Homer Twedt spent a recent morning on a tractor dragging a float through one of his filbert orchards in north Corvallis. The farmer is preparing the nut trees for harvest.
The 94-year-old Twedt, who is tall and lanky, wore Wrangler jeans, a red flannel shirt and a ball cap with the words Crop Production Services stitched into it. He has been tending Twedt’s Willamettedale Farms at 2015 NE Seavy Ave. for more than 55 years.
Though farming is in his blood, Twedt hasn’t always focused on agriculture.
Twedt was born in Seattle and grew up on a subsistence farm in Paulsbo, west of the big city. His grandfather had started the farm, growing fruits and vegetables and raising dairy cows.
“I kind of take after what my grandfather did,” Twedt said. “It’s in the family.”
In 1944, Twedt was drafted and served for two years during World War II as a tank driver. He returned home with the GI Bill and went to the University of Washington to study education. There, he met his wife, Alfreda, and the two married in 1951.
Both Twedts taught at schools in Washington before moving to Germany to teach at military schools. Their first child, Sprague, was born in 1957 in Landstuhl.
The small family moved to Corvallis in 1959 so Twedt could pursue his master’s degree at Oregon State University. Following his graduation, Twedt was hired to teach chemistry at Corvallis High School, where he would work for 17 years.
“Everything just fell in line,” Twedt said. “I was very fortunate.”
About a year after the Twedts moved to Corvallis, they bought the farm on Northeast Seavy Avenue. In the beginning it was just six acres. There were walnut trees on the property, and Twedt planted peach and apple trees. For many years he and his wife focused on growing berries, including strawberries, raspberries and marionberries. They would hire schoolkids to pick the berries.
In 1963, the Twedts adopted their daughter, Tamara. Today she runs the farm stand on Seavy Avenue. It’s the same farm stand that stood on the property when the family bought it, though Twedt has replaced the roof. The farm stand has had many regular customers throughout the decades, but Twedt relies on some new ones every year, who hear about the farm stand by word of mouth.
“People have been very faithful about it,” he said. “I can’t complain.”
Twedt said he did lose some profits when a barrier was installed on Highway 20 at Seavy Avenue in the early 2000s.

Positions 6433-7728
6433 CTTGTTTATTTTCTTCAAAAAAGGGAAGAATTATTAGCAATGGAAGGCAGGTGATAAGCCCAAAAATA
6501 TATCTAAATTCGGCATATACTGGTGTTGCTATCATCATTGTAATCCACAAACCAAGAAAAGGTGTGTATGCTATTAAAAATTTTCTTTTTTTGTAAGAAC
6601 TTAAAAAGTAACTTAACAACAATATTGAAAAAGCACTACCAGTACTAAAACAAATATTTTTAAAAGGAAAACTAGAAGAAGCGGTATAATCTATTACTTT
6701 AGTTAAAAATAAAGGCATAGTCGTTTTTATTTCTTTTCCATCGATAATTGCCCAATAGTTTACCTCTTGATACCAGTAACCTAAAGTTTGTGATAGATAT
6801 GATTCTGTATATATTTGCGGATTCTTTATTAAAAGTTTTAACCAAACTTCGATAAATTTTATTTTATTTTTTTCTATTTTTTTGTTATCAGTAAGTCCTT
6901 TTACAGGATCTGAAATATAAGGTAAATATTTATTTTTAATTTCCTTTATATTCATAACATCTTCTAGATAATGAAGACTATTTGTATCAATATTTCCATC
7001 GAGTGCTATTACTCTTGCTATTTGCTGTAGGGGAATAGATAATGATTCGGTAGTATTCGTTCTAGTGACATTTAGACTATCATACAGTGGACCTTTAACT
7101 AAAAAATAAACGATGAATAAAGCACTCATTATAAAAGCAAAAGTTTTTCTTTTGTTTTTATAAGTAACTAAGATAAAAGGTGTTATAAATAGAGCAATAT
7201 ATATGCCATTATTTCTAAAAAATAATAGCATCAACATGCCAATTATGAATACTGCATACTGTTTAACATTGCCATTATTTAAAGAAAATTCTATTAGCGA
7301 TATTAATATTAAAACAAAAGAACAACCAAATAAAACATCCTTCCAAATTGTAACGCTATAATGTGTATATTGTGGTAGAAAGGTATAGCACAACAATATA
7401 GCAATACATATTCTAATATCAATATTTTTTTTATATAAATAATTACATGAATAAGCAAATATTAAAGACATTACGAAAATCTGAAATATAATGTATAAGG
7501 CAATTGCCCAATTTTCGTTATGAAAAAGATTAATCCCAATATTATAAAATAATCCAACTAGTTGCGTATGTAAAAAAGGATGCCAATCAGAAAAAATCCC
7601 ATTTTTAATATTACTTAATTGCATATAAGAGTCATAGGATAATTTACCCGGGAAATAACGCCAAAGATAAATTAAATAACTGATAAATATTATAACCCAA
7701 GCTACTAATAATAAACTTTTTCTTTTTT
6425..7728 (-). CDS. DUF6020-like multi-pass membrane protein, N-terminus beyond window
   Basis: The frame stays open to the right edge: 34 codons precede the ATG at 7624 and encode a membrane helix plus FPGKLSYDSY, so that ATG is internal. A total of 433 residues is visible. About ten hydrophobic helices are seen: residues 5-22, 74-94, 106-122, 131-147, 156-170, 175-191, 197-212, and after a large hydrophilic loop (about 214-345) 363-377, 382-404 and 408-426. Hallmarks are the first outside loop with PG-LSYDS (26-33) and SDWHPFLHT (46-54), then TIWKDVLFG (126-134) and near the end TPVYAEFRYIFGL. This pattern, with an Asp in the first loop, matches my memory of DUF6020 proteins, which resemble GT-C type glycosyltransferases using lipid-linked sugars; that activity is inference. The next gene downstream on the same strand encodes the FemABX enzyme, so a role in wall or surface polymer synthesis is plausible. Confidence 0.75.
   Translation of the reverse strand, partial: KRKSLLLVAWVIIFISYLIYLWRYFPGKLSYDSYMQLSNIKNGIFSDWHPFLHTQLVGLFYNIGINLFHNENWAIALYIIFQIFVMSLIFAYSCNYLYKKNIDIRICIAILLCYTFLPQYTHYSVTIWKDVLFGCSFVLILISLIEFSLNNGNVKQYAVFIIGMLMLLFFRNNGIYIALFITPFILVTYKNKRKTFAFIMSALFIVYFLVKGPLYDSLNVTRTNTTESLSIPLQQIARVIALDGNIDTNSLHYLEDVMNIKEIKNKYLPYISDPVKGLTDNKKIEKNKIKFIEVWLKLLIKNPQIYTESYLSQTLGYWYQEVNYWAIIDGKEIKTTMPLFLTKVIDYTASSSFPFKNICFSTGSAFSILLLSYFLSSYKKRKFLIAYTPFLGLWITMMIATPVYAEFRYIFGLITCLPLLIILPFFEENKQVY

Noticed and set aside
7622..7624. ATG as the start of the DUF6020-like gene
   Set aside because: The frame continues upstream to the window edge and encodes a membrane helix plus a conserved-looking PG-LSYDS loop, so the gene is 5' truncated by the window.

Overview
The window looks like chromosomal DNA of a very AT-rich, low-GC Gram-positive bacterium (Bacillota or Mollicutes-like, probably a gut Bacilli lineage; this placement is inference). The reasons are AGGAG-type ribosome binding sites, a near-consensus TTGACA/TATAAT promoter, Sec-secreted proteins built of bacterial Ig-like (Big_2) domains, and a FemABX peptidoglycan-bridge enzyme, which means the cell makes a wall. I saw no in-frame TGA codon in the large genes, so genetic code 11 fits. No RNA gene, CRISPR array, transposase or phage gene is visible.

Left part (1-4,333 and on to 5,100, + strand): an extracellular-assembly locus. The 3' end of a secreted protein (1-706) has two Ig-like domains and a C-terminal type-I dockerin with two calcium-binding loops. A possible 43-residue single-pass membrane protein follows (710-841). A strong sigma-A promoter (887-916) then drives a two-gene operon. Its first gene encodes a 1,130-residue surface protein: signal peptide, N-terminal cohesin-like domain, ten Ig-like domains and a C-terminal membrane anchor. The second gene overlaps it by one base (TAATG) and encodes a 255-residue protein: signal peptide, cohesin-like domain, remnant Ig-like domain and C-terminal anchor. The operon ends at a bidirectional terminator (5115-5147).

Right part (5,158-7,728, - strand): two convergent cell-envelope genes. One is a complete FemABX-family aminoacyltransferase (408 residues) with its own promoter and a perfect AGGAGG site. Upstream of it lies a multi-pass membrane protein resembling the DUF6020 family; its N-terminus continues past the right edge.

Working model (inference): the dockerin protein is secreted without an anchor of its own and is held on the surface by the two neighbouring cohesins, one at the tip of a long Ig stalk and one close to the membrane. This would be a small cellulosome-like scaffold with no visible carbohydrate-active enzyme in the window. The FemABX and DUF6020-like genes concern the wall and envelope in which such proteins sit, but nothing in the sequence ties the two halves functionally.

“They cut off the road down here a long time ago, and that obstruction of the road prevents people from driving in here, and because of that I’ve been getting by but with only about a third of the volume I used to have,” he said. “But that’s alright with me. I hated all that traffic in the first place.”
The farm stand operates on an honor system. Twedt leaves a coffee can on the stand and asks customers to pay for their produce and make their own change.
“I’ve been doing that since 1960,” Twedt said. “If anything, sometimes people put extra money in there. I don’t think I lose money at all.”
Sprague, now a retired Benton County sheriff’s deputy, helps his father in the fields. Alfreda, who managed the farm alongside Twedt for many years, died in 2007.
“It’s kind of a family operation,” Twedt said.
He has hired workers throughout the years, who get to know the land just as well as he has.
“I end up hiring a lot of good people, and they help make the farm,” Twedt said.
When he first bought the farm, Twedt wasn’t thinking about expanding it. But a neighbor who had filbert orchards asked him to help harvest the hazelnuts. The neighbor didn’t have children and ended up selling the filbert orchards to Twedt.
Twedt still grows fruit and vegetables, including white corn (his favorite), tomatoes, peppers, watermelon and more. He doesn’t grow as many berries as he used to because it involves so much labor. Hazelnuts, which are easier to manage with one or two people, are now his main crop. He sells the filberts to Cascade Foods Inc. in Millersburg, which dries and distributes the nuts.
The farm comprises 130 acres today, with many orchards situated across Highway 20.
Sprague says his father lives to work. Twedt wakes most mornings at 5:30 and starts work, perhaps cutting branches in one of the orchards or picking prunes or doing bookkeeping for the farm. He’ll work as much as he can, stopping to have coffee with his son or help his daughter in the fruit stand. At night, he cooks his own vegetables for dinner and watches baseball on TV before going to bed.
“It’s been a good life,” Twedt said. “I don’t think anybody can be as lucky as I have been.”